EEOC Sues Erickson Living Management for Retaliation
Retirement Community Company Fired Director Who Opposed Disability Discrimination, Federal Agency Charges
BALTIMORE - Erickson Living Management, LLC, a Catonsville, Md.-based company which builds and manages retirement communities in 11 states, violated federal law when it fired a director because she opposed perceived disability-based discrimination against her subordinate, the U.S. Equal Employment Opportunity Commission (EEOC) charged in a lawsuit announced today.
According to the suit, Erickson Living's director of health services, talent development and global programs complained to a human resources representative that the company had mistreated a subordinate employee because of manifestations of the employee's disabilities. The director also expressed concerns that she would be retaliated against for reporting what she believed was a discriminatory abuse of the company's performance management system, the EEOC said. Shortly after making her report, Erickson Living terminated the director and her subordinate employee as part of a purported company restructuring. The EEOC charged that the alleged restructuring was a mere pretext for a retaliatory motive.
Such alleged conduct violates the Americans with Disabilities Act (ADA), which prohibits employers from retaliating against employees for opposing workplace discrimination or because they filed a charge with the EEOC.The EEOC filed suit (EEOC v. Erickson Living Management, LLC, Civil Action No. 1:19-cv-00585-CCB) in U.S. District Court for the District of Maryland, Northern Division after first attempting to reach a pre-litigation settlement through its conciliation process.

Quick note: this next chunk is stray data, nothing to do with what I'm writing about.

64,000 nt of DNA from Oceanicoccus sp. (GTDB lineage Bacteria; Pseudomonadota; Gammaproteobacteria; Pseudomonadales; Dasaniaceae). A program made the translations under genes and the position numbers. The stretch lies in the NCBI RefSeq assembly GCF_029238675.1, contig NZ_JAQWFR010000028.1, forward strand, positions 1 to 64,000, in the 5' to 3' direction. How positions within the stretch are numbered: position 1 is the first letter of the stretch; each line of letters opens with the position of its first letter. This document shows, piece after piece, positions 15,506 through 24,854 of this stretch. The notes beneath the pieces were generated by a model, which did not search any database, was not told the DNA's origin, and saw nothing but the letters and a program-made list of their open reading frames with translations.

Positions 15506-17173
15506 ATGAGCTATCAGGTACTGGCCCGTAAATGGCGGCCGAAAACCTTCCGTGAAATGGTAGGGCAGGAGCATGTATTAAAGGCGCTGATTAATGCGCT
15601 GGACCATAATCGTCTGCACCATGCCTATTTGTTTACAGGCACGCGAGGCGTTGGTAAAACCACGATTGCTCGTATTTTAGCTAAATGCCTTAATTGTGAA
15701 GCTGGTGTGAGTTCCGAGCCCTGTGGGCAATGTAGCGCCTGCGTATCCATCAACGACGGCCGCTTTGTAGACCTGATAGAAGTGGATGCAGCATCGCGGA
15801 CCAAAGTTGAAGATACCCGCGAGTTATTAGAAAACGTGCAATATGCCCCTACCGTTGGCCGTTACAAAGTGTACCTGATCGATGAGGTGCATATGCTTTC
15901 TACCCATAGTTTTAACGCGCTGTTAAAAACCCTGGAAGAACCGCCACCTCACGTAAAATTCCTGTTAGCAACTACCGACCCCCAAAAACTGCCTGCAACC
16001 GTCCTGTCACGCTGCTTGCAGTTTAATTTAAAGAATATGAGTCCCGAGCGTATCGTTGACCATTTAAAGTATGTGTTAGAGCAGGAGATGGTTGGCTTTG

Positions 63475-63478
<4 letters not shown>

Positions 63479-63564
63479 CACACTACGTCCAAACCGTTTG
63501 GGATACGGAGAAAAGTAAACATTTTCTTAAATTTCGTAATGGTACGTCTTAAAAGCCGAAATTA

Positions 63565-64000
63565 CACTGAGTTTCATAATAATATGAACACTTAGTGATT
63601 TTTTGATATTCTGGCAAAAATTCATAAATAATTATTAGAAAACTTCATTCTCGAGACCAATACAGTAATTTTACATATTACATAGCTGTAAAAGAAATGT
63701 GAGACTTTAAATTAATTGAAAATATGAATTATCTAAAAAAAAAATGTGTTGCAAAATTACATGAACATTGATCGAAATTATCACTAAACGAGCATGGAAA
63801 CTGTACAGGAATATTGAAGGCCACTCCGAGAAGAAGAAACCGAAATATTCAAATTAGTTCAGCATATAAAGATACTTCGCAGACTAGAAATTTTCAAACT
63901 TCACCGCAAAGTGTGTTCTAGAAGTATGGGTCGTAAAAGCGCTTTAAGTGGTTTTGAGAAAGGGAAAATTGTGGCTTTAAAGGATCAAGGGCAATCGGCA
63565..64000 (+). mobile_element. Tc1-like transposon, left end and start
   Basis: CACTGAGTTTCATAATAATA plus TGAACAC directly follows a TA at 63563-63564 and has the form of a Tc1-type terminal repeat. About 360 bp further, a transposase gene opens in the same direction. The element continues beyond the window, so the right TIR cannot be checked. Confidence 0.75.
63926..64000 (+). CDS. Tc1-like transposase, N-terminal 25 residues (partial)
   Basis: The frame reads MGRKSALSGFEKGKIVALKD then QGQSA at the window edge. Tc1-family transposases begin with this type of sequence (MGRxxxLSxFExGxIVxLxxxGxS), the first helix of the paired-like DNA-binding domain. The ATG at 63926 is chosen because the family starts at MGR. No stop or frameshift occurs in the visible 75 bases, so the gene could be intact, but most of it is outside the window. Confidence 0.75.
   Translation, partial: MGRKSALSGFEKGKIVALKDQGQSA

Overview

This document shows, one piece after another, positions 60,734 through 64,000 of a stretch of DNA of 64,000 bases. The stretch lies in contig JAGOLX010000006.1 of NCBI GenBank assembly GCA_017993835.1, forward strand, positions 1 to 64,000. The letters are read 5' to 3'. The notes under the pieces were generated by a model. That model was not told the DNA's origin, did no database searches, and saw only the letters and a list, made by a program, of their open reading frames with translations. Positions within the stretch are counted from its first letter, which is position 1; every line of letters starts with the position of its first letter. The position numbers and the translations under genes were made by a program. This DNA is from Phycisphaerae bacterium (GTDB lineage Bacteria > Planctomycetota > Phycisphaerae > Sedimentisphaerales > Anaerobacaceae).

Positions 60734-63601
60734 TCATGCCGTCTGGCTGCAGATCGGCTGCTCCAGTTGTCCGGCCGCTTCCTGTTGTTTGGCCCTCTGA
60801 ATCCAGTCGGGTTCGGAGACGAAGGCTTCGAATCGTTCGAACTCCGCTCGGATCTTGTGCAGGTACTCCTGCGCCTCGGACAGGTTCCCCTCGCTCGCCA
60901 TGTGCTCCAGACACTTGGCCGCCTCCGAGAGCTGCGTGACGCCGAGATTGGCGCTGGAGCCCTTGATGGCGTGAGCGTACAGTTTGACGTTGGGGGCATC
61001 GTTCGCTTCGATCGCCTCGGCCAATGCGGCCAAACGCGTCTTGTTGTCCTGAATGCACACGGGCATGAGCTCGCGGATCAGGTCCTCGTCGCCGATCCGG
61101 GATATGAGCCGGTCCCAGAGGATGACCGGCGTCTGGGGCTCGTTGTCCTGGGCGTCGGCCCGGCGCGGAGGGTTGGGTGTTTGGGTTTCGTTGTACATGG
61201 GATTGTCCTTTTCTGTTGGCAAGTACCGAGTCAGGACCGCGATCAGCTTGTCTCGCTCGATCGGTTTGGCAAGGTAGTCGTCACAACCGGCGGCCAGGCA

"The protections against retaliation are vital to our enforcement of civil rights laws," said EEOC Regional Attorney Debra M. Lawrence. "Retaliation can deter victims and witnesses from reporting workplace discrimination, which impermissibly interferes with our mission."
EEOC Philadelphia District Director Jamie R. Williamson added, "The EEOC is committed to protecting employees from unlawful retaliation. This case should remind all employers to investigate internal complaints of discrimination and not retaliate against those brave enough to oppose perceived discrimination."
The lawsuit was commenced by the EEOC's Baltimore Field Office, one of four component offices of the agency's Philadelphia District Office. The Philadelphia District Office has jurisdiction over Pennsylvania, West Virginia, Maryland, Delaware, and parts of New Jersey and Ohio. Attorneys in the Philadelphia District Office also prosecute discrimination cases in Washington, D.C. and parts of Virginia.